The class of malware called infostealers continues to evolve into a more lethal threat. These threats are software that can steal sensitive data from a victim’s computer, typically login details, browser cookies, saved credit cards and other financial information. Unfortunately, criminals continue to enhance this malware genre, and two new reports released this week document their latest efforts. I describe what is new and how to recognize this attack method in my latest post for SiliconANGLE.
When evaluating managed security service providers (MSSPs), companies should make sure that web application security is part of the offering – and that a quality DAST solution is on hand to provide regular and scalable security testing. SMBs should evaluate potential providers based on whether they offer modern solutions and services for dynamic application security testing (DAST), as I wrote for the Invicti blog this month.
Whether companies are repatriating their cloud workloads back on-premises or to colocated servers, they still need to protect them, and the market for that protection is suddenly undergoing some major changes. Until the past year or so, cloud-native application protection platforms, or CNAPPs for short, were all the rage. Last year, I reviewed several of them for CSOonline here. But securing cloud assets will require a multi-pronged approach and careful analysis of the organization’s cloud infrastructure and data collections. Yes, different tools and tactics will be required. But the lessons learned from on-premises security resources will point the way toward what to do in the cloud. More of my analysis can be found in this piece for SiliconANGLE.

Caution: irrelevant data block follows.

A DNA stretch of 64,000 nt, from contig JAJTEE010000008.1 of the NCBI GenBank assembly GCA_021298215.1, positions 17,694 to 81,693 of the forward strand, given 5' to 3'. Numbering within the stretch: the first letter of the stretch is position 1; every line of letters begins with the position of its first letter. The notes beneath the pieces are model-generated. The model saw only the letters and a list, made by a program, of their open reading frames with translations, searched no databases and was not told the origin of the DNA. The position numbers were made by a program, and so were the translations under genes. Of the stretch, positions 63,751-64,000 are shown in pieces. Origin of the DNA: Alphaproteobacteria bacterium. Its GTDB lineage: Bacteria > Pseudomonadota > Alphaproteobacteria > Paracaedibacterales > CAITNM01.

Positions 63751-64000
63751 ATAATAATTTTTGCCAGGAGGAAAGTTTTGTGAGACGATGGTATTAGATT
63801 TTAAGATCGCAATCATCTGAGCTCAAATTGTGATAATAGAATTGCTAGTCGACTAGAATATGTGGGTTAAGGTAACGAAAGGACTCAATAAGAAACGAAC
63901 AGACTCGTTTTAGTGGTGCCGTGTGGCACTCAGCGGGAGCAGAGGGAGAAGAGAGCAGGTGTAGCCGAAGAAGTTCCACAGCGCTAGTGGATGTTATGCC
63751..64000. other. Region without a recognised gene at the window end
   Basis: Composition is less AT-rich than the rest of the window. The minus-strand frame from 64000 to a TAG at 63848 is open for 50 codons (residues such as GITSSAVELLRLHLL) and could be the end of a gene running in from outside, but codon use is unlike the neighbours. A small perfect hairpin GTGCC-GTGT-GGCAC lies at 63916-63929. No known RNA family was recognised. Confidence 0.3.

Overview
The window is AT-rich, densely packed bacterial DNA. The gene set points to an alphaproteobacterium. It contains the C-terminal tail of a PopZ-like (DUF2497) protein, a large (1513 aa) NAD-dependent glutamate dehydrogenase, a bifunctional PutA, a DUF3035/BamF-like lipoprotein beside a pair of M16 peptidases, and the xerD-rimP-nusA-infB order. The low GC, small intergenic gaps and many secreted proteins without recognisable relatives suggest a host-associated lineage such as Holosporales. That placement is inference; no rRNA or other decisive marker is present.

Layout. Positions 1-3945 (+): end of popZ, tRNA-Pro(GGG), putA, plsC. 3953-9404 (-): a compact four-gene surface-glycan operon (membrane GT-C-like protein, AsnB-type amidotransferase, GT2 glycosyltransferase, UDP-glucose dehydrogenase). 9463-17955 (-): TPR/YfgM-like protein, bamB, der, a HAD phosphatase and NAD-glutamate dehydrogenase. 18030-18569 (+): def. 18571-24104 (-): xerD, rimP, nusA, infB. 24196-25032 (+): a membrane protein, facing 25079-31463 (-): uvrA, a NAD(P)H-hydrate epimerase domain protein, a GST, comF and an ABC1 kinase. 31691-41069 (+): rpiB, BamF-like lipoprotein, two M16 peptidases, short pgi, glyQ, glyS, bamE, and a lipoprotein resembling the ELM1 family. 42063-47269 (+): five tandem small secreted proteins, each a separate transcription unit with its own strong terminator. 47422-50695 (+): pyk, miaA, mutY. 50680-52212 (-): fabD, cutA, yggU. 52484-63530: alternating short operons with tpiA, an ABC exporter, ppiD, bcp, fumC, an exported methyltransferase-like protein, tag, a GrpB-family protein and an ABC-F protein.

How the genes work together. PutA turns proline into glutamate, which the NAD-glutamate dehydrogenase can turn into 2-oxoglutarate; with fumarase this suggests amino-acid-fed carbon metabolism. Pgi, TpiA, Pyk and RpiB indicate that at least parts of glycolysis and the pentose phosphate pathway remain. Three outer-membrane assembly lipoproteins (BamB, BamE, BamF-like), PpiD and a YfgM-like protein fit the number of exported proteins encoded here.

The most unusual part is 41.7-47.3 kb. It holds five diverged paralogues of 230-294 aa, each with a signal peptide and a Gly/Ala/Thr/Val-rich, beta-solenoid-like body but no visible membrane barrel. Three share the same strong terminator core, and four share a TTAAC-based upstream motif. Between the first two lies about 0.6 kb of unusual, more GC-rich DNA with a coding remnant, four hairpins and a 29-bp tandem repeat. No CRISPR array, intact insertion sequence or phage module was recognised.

We seem to be in a trust deficit these days. Breaches – especially amongst security tech companies – continue apace. Ransomware attacks now have spread to data hostage events. The dark web is getting larger and darker, with enormous tranches of new private data readily for sale and criminal abuse. We have social media to thank for fueling the fires of outrage, and now we can self-select the worldview of our social graph based on our own opinions.
In this story for SiliconANGLE, I discuss the decline of digital trust and tie it to a new ISACA survey and a new effort by the Linux Foundation to try to document and improve things.
The Securities and Exchange Commission proposed some new guidelines last year to promote better cybersecurity governance among public companies, and one of them tries to track the cybersecurity expertise of the boards of directors of these companies. Judging from a new study conducted by MIT Sloan cybersecurity researchers and recently published in the Harvard Business Review, it might work — though it also might backfire. In this analysis for SiliconANGLE, I discuss the pros and cons of these regs.
The shopping cart malware known as Magecart is still one of the most popular tools in the attacker’s toolkit — and despite efforts to mitigate and eradicate its presence, it’s the unwanted gift that just keeps on giving.
In this post for SiliconANGLE, I describe the latest rounds of attacks and ways that you can try to stop them.
Earlier this year, the Biden White House released its National Cybersecurity Strategy policy paper. Although it has some very positive goals, such as encouraging longer-term investments in cybersecurity, it falls short in several key areas. And compared with what is happening in Europe, once again the U.S. is falling behind and failing to get the job done.
The paper does a great job outlining the state of cybersecurity and its many challenges. What it doesn’t do is set out specific tasks or how to fund them. I analyze the situation for SiliconANGLE here.